Faced with growing criticism of US clandestine counter-terror policies, President Barack Obama on Thursday declared to enforce strict oversight over use of drones as he regretted the loss of civilian lives and observed that Washington was rebuilding ties with Pakistan.
His speech at the NationalDefenceUniversity sought to underscore transparent rules for US counterterrorism actions in his second term and comes at an important time in relationship with Pakistan, where a new democratic government is due to take charge in upcoming weeks.
The new “comprehensive” strategy, espoused by Obama, sets out clear rules for use of lethal force against suspected terrorists, who pose threat to the United States and in a circumstance when they cannot be captured.
But the US president indicated that in the Afghan theatre, Washington would continue to wage drone strikes against high-level al Qaeda targets and those intending to attack US forces deployed in the Afghanistan at least until the American forces are withdrawn from the country.
Addressing some controversial aspects of the US counterterrorism operations, Obama also renewed his resolve to close down GuantanamoBay and urged Congress to lift the restrictions on detainee transfers from GTMO.
He also made the point that the US was not engaged in a boundless global war on terror.
“The US operation against Osama Bin Laden’s compound in Abbottabad cannot be a norm,” he said.
He also referred to the cost of the unilateral action on US relationship with Pakistan, and added that Washington was now rebuilding the vital relationship.
“Our operation in Pakistan against Osama bin Laden cannot be the norm. The risks in that case were immense; the likelihood of capture, although our preference, was remote given the certainty of resistance; the fact that we did not find ourselves confronted with civilian casualties, or embroiled in an extended fire fight, was a testament to the meticulous planning and professionalism of our Special Forces – but also depended on some luck.”
“And even then, the cost to our relationship with Pakistan – and the backlash among the Pakistani public over encroachment on their territory – was so severe that we are just now beginning to rebuild this important partnership.”
The United States, he said, was fighting al Qaeda, Taliban and their associated forces.
Obama said Washington would continue to have the need to partner with foreign countries to counter terrorist threats and acknowledged the sacrifices Pakistan had made.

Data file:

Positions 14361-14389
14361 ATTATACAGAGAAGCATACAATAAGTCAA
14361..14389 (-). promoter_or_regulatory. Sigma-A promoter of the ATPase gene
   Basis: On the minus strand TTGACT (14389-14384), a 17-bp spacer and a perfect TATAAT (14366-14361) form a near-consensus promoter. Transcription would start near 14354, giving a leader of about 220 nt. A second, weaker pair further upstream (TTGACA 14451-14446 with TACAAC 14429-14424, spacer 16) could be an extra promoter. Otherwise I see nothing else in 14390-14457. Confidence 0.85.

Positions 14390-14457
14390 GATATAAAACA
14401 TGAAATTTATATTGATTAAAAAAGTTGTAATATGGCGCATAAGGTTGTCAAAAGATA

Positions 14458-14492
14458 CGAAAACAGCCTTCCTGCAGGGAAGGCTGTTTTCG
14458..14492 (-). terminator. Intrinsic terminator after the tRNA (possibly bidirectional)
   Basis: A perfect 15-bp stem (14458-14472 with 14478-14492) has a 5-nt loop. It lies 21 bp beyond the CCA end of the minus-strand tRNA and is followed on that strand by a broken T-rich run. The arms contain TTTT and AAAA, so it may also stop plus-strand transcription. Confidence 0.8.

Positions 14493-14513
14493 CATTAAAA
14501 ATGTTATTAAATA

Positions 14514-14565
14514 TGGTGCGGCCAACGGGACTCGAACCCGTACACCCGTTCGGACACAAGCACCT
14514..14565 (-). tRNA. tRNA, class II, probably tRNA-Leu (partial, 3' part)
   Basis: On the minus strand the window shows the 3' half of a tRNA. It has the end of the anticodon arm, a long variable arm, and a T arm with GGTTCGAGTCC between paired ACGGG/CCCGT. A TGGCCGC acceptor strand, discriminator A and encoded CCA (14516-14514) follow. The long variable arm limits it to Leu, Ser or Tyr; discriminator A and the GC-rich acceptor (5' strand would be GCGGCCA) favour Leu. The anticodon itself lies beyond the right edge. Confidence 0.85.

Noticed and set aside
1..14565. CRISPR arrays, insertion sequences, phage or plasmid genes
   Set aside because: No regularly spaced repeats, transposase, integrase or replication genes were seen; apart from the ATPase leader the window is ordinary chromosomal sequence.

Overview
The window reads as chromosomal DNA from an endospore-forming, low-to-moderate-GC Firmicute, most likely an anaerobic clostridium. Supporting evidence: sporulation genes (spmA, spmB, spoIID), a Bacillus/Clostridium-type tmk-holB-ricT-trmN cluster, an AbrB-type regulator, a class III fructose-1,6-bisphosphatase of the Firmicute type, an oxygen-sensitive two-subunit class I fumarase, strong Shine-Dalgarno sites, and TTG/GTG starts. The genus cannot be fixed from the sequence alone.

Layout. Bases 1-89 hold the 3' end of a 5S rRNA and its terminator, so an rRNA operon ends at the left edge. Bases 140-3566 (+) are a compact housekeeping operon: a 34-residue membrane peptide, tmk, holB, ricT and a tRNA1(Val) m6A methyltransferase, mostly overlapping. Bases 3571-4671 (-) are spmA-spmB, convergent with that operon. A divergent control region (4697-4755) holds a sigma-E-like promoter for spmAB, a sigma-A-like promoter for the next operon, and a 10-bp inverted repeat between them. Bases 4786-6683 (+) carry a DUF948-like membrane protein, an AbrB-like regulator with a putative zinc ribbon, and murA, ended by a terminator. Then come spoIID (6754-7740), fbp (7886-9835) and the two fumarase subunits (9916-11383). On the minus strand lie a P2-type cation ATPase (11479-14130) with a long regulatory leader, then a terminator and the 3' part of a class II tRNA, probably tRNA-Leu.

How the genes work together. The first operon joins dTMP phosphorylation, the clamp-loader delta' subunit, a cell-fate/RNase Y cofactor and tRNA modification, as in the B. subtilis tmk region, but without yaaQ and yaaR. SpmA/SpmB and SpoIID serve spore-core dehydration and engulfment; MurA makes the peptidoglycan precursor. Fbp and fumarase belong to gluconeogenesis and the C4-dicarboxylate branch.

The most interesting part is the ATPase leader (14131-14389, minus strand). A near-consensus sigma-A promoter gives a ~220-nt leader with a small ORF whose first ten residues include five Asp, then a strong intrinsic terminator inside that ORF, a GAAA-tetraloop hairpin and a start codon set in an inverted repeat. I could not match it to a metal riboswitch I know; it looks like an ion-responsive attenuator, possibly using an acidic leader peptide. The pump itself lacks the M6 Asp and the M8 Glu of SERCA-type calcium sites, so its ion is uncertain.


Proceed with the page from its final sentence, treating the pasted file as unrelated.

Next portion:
“Already, thousands of Pakistani soldiers have lost their lives in fighting terrorists,” Obama said.
America is at a crossroads in the fight against terror, he added.
“We must define the nature and scope of this struggle, or else it will define us, mindful of James Madison’s warning that ‘No nation could preserve its freedom in the midst of continual warfare’.”
He said the core of al Qaeda in Afghanistan and Pakistan was on path to defeat. “Their remaining operatives spend more time thinking about their own safety than plotting against us. They did not direct the attacks in Benghazi or Boston. They have not carried out a successful attack on our homeland since 9/11. Instead, what we’ve seen is the emergence of various al Qaeda affiliates. From Yemen to Iraq, from Somalia to North Africa, the threat today is more diffuse, with al Qaeda’s affiliate in the Arabian Peninsula – AQAP –the most active in plotting against our homeland. While none of AQAP’s efforts approach the scale of 9/11 they have continued to plot acts of terror, like the attempt to blow up an airplane on Christmas Day in 2009.”
He also stressed the utility of US assistance for foreign countries, calling it fundamental to American national security, and any sensible long-term strategy to battle extremism.
“Moreover, foreign assistance is a tiny fraction of what we spend fighting wars that our assistance might ultimately prevent.”
Meanwhile, the White House released a policy document that Obama had approved ahead of his speech. The document lays out a rigorous process for reviewing and approving operations to capture or employ lethal force against terrorist targets outside the United States and outside areas of active hostilities.
“This document provides information regarding counterterrorism policy standards and procedures that are either already in place or will be transitioned into place over time.”
The strategy underlines preference for capture of suspected terrorists.